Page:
Through the Byward Market area, Sussex is a northbound one-way arterial road, before joining up at the Alexandra Bridge approach where it becomes a four-lane principal arterial road, with a speed limit of 50 km/h south of the bend and 60 km/h north and east of the bend. Just before becoming the Sir George-Étienne Cartier Parkway, Sussex narrows to a two-lane rural-standard parkway. Google Maps: Sussex Drive Confederation Boulevard Rideau Street Wellington Street
Aga Khan IV
Prince Shah Karim Al Hussaini, Aga Khan IV, is the 49th and current Imam of Nizari Ismailism, a denomination of Isma'ilism within Shia Islam with an estimated 10-15 million adherents. The Aga Khan is a business magnate with Portuguese and British citizenship, as well as a racehorse owner and breeder, he has held this position of Imam, under the title of Aga Khan IV, since 11 July 1957, when, at the age of 20, he succeeded his grandfather, Sir Sultan Muhammad Shah Aga Khan III. It is believed that the Aga Khan is a direct lineal descendant of the Islamic prophet Muhammad through Muhammad's cousin and son-in-law, considered the first Imam in Shia Islam, Ali's wife Fatima az-Zahra, Muhammad's daughter from his first marriage. Forbes describes the Aga Khan as one of the world's ten richest royals with an estimated net worth of US$3 billion. Additionally he is unique among the richest royals. Among the goals the Aga Khan has said, he is the founder and chairman of the Aga Khan Development Network, one of the largest private development networks in the world.
The organisation works toward improvement of the environment, education, culture, rural development, disaster reduction, the promotion of private-sector enterprise and the revitalisation of historic cities. Since his ascension to the Imamate of Nizari Ismailis in 1957, the Aga Khan has been involved in complex political and economic changes which have affected his Nizari Ismaili followers, including the independence of African countries from colonial rule, expulsion of Asians from Uganda, the independence of Central Asian countries such as Tajikistan from the former Soviet Union and the continuous turmoil in Afghanistan and Pakistan. Aga Khan IV became the first faith leader to address the Joint Session of the Canadian Parliament on 27 February 2014. Born Prince Karim Aga Khan, the Aga Khan IV is the eldest son of Prince Aly Khan, his first wife, the Hon. Princess Tajuddawlah Aly Khan the Hon. Joan Barbara Yarde-Buller, the eldest daughter of British peer 3rd Baron Churston. Born in Geneva, Switzerland, on 13 December 1936, Prince Karim was declared healthy despite being born prematurely.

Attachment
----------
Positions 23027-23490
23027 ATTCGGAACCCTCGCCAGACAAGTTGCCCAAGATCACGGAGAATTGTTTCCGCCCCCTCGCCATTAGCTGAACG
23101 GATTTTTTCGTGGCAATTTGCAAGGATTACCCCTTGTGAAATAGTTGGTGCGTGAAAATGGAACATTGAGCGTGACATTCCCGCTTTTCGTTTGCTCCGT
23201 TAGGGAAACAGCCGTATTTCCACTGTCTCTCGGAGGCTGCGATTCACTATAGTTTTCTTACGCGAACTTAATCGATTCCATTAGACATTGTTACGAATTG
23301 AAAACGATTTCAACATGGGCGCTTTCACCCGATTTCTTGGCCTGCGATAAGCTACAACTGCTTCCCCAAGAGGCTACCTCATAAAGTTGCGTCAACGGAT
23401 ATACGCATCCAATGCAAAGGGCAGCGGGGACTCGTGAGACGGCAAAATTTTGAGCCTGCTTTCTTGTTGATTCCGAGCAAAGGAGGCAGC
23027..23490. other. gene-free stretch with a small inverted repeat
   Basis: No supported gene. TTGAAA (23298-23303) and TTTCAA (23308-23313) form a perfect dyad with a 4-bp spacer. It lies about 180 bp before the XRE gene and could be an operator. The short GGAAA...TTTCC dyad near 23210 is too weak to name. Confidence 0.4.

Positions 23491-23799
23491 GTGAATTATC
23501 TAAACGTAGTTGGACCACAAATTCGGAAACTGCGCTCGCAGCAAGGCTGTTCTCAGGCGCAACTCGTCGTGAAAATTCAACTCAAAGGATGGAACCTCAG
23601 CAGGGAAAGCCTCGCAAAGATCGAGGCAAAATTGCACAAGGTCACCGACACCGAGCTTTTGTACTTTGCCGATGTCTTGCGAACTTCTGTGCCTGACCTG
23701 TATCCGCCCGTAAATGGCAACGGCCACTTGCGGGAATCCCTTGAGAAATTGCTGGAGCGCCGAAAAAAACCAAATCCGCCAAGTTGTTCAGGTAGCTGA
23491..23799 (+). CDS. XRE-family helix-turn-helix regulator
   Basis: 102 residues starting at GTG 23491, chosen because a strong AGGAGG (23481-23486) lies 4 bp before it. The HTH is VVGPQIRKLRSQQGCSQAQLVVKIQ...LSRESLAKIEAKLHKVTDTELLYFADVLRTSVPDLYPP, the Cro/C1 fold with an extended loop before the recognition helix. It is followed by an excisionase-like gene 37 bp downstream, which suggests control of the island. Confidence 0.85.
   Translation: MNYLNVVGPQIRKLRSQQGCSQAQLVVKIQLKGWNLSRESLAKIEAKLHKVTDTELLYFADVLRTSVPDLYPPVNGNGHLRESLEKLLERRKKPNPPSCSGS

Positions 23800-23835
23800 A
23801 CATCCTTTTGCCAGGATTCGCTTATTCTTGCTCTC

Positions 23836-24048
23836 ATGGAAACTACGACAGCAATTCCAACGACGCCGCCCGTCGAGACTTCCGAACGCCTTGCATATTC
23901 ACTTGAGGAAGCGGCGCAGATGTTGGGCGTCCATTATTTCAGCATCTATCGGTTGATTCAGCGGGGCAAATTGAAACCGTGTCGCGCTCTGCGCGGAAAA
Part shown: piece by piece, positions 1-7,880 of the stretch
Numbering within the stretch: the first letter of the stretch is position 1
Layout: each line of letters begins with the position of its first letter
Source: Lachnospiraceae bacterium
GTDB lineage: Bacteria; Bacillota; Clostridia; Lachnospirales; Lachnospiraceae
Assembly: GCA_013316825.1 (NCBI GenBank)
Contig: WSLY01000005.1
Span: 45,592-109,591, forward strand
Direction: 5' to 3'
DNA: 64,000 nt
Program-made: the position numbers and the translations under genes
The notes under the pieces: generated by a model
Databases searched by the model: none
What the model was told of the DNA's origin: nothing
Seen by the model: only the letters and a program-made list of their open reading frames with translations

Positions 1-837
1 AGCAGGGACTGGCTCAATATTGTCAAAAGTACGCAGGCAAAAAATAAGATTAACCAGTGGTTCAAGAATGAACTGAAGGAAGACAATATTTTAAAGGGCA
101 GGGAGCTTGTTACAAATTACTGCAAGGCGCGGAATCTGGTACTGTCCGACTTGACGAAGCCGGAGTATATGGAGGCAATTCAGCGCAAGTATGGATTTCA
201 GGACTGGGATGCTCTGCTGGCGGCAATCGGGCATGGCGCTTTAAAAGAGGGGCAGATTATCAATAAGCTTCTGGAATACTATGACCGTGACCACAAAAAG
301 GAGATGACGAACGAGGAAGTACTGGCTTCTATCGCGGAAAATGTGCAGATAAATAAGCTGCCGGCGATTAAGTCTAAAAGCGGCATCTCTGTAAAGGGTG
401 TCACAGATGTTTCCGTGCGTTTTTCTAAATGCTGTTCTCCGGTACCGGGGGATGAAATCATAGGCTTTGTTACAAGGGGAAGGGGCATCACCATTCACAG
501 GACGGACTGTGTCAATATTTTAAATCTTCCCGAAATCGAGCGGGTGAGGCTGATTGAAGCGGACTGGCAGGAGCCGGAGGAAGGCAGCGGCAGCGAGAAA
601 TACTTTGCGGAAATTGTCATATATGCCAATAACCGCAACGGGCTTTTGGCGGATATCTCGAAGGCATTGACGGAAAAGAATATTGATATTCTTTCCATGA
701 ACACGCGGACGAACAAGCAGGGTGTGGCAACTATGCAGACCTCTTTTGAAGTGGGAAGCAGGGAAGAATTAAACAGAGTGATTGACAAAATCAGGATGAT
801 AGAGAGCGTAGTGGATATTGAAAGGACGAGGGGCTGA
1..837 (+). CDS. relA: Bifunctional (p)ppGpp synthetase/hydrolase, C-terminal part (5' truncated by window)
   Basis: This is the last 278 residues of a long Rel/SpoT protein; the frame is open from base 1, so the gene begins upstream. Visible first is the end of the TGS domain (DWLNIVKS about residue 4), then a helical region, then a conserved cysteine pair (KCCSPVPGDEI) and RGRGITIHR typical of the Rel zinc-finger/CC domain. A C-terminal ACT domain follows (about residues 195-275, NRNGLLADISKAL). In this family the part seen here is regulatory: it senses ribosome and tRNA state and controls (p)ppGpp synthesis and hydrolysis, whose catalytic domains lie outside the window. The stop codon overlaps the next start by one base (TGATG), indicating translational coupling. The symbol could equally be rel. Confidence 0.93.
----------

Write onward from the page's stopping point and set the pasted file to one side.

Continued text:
The Aga Khan's brother, Prince Amyn, was born less than a year later. Their parents divorced in 1949, in part due to Prince Aly Khan's extramarital affairs, Prince Aly Khan shortly after married American actress Rita Hayworth – with whom he had a daughter, Princess Yasmin Aga Khan, the half-sister of Aga Khan IV; the Aga Khan IV had a half-brother, Patrick Benjamin Guinness, from his mother's first marriage, as Joan Yarde-Buller was married to Loel Guinness of the banking Guinnesses. Prince Karim spent his childhood in Nairobi, where his early education was by private tutoring, his grandfather, Aga Khan III, engaged Mustafa Kamil, a teacher from Aligarh Muslim University, for both Prince Karim and Prince Amyn. Prince Karim attended the Institut Le Rosey in Switzerland, the most expensive boarding school in Europe, for nine years where he ended up with, in his words, "fair grades." As a youngster Prince Karim would have preferred to attend MIT and study science, but his grandfather, Aga Khan III, vetoed the decision and Prince Karim attended Harvard University where he was elected a member of The Delphic Club.
There he majored in oriental history. When his grandfather died, the young Prince was thrust into the position of the Aga Khan, he went from being not only a university student but replacing his grandfather as the new Nizari Imam, he said about it: "my whole life changed completely. I woke up with serious responsibilities toward millions of other human beings. I knew I would have to abandon my hopes of studying for a doctorate in History." The Aga Khan IV graduated from Harvard in 1959, two years after becoming the Imam of the Nizari Ismailis, with a Bachelor of Arts degree in History and his varsity H for football. The young Aga Khan was a competitive downhill skier, he skied for Iran in the 1964 Olympic Games; the Aga Khan married his first wife, former British model Sarah Frances Croker-Poole, who assumed the name Begum Salimah Aga Khan, on 22 October 1969 and 28 October 1969, at his home in Paris. The couple were married for 25 years. By 1984, the Aga Khan and Begum Salimah took to separate lives.
However, their marriage did not end by divorce until eleven years in 1995. The Aga Khan and Begum Salimah had one daughter and two sons together: Zahra Aga Khan Rahim Aga Khan Hussain Aga Khan The Aga Khan married for the second time with Gabriele Renate Thyssen, who assumed the name Begum Inaara Aga Khan, at his walled compound and chateau, Aiglemont, in Gouvieux, France, on 30 May 1998. However, a little over six years on 8 October 2004, an announcement was made that the Aga Khan and Begum Inaara were to seek a divorce. In September 2011, a divorce settlement was reached in French courts; the divorce settlement amount was agreed to by both the Aga Khan and the Begum in March 2014. By Begum Inaara, the Aga Khan has a son: Aly Muhammad Aga Khan Following the death of his grandfather